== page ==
1
Cirrus Logic CS4335 DAC problems finally identified and fixed.
2
left-justified DAC problems continue
3
Trying to debug my design for an Audio DAC Cirrus Logic CS4334
4
J68 is now booting from User Flash Memory on the BEMICRO MAX10 FPGA board
5
Still debugging the attachment of User Flash Memory to the J68….
6
LCD Test image and pixel-level detail
7
Reverse engineering the LCD interface
8
J68 boots VUBUG monitor on the BEMICRO MAX 10 FPGA board
9
Working on the User Flash Memory
10
Launch of HOPE Badge Computer project

Cirrus Logic CS4335 DAC problems finally identified and fixed.

I had some assistance in fixing this problem. My always helpful friend Brian from Canada as well as some help from Steve @ the Audacity forums contributed to solving the problem. They filled in some blanks for me, and encouraged me to LOOK at the data to see the problem.

This is the “Quit thinking and look” solution found in this book called “Debugging Rules”. Absolutely love this book!! Amazon link.

  • I used Signal Tap II on the Altera FPGA as an internal logic analyzer to see both address values and ROM data values, so that I could correlate them with the serial data going outbound. This was an invaluable tool. There are also tutorials on youtube. Here’s an example of the data I was able to get: (CLICK FOR FULL SIZE)

signaltap_dac

  • I was also able to use my new mixed signal scope to capture the waveforms. The data is 8khz sample rate and 16-bit audio. Check out how nicely spaced these samples are — exactly 125ms apart!

serial_audio_data_scopeshot

  • The data coming out of Audacity’s Export Audio (Header: RAW, Encoding: Signed 16-bit PCM) was the opposite endianness that the DAC was expecting. I switched the bytes from 0xABCD to 0xCDAB and that fixed it.
  • My overall electronic design in Verilog for this was just ugly. And initially did not work — I wasn’t putting the right data on the serial pin at the right time. The right Verilog was ridiculously simple once I distilled it down properly.
  • I’ll post the Verilog with data files once I clean them up a bit. Feel free to email me (contact info above at menu) to nudge me if I haven’t done this yet.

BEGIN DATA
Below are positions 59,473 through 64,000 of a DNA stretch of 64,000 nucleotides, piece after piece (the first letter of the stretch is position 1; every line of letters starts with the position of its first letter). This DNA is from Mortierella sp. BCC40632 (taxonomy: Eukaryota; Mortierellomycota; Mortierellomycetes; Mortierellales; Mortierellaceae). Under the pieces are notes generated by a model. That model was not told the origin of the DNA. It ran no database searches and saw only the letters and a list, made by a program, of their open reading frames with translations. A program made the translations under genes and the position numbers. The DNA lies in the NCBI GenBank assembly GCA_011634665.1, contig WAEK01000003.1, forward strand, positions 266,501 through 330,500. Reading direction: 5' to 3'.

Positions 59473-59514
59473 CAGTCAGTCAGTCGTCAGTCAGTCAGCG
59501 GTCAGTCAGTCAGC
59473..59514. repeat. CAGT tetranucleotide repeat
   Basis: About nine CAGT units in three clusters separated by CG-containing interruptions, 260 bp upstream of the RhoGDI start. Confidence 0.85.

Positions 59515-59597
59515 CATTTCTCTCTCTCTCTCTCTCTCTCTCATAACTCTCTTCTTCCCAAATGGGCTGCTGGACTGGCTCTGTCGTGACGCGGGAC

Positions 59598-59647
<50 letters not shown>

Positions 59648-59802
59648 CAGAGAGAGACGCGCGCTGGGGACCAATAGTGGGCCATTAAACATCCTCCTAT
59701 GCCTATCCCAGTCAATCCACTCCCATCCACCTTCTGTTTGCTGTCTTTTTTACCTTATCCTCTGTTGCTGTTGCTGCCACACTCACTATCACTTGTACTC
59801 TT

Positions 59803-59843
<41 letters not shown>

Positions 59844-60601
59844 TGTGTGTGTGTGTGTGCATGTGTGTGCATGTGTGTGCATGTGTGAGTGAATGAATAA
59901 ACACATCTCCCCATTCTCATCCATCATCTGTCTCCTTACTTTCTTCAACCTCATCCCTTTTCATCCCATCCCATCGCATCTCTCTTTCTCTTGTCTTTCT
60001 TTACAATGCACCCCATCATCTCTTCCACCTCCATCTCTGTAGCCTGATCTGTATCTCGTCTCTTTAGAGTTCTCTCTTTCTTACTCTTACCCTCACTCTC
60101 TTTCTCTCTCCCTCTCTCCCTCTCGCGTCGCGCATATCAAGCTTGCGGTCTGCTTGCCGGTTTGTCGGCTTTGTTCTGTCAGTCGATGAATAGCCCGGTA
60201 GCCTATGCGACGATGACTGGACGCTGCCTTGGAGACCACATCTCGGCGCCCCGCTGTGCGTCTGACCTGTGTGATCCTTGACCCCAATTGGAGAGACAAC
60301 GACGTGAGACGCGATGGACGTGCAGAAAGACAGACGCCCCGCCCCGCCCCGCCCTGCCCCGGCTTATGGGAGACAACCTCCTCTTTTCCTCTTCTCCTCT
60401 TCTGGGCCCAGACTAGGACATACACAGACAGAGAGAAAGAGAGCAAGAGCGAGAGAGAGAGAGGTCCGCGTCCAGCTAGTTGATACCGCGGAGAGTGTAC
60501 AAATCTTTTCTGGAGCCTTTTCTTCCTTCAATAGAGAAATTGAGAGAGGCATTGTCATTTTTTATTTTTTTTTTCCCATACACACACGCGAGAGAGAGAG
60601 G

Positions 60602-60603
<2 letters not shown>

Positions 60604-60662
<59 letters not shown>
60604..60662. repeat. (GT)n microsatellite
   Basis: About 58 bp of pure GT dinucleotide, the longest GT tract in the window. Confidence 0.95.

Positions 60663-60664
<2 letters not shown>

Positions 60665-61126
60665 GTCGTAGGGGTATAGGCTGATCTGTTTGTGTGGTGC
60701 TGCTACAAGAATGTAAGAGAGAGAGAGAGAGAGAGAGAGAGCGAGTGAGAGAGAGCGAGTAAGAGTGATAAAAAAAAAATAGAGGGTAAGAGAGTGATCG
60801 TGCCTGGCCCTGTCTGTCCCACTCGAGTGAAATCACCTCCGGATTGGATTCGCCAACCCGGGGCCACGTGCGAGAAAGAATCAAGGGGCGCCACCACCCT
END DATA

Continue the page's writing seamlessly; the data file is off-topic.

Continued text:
• I used SRECORD to convert the output of Audacity into a .MIF to load into a virtual ROM on the altera. I could have byte-swapped during the conversion, but currently do it on the FPGA. Either way is easy enough.
  • The initial 700hz tone that I have been fighting with for awhile finally came out alright tonight. It really was music to my ears.

Voice_011 (as a .wav file download or use Embedded Player below)

 

Voice_012 (as an .wav file download, or use Embedded Player below)

  • I added a little more interesting sound below:

left-justified DAC problems continue

Here you see the analog sound waveform coming out of the DAC at the top in yellow.

I think I’m getting closer……I switched from the I2S DAC to a left-justified DAC just because the LJ one is a little simpler to design around….the MSB for the DATA is lined up with the LRCLK transition……

The digital channels below are the input to the DAC:

D3 is the serial data

D2 is SCLK

D1 is LRCLK

D0 is the MCLK

dac_troubleshoot

Latest audio clip:

Trying to debug my design for an Audio DAC Cirrus Logic CS4334

I purchased a CS4334 to eventually use as an Audio DAC for the badge computer. I’ve never worked with DACs before, and my knowledge of audio is somewhat limited.

This audio DAC is a Cirrus Logic CS4334 with datasheet available here.

This chip is the I2S variant, specifically not the LEFT justified or RIGHT justified one. Each variant has slightly different timing requirements. The I2S specification is located here.

The audio data is a simple 700hz tone for 4 seconds with sample rate of 8000hz, and using signed 8-bit export. The audio file is here. 8k_signed8bit_straight700hz4s <— rename the .txt to .aiff. Use “Import Raw” feature of audacity, specify 8000 sample rate, signed 8-bit pcm. I generate an altera .mif using srecord, and here’s the resulting .MIF —–> 8ksigned_700_4s.

Here’s the output that I’m hearing. There are (8) chunks of sound as far as I can tell.

There IS my 700hz sample found in one of those eight chunks. It’s the “purest” sounding chunk of sound. You’ll know it as soon as you hear. LINK if the player below doesn’t work for you.

Any help to what the heck I’m doing wrong here would be appreciated!!

Here’s my verilog:

dac_clocks dac_clocks_inst (
.areset ( 1'b0 ),
.inclk0 ( SYS_CLK ),
.c0 ( SCLK ),
.c1 ( LRCLK ),
.c2 ( MCLK ),
.locked ( USER_LED[1] )
);

reg [7:0] sendbyte;
wire [7:0] romout;
reg [13:0] address;

reg SDATA;
wire SCLK; //128khz
wire MCLK; //1.024mhz
wire LRCLK; //8000hz to match the sample rate

assign PMOD_B[0] = SDATA;
assign PMOD_B[1] = SCLK;
assign PMOD_B[2] = LRCLK;
assign PMOD_B[3] = MCLK;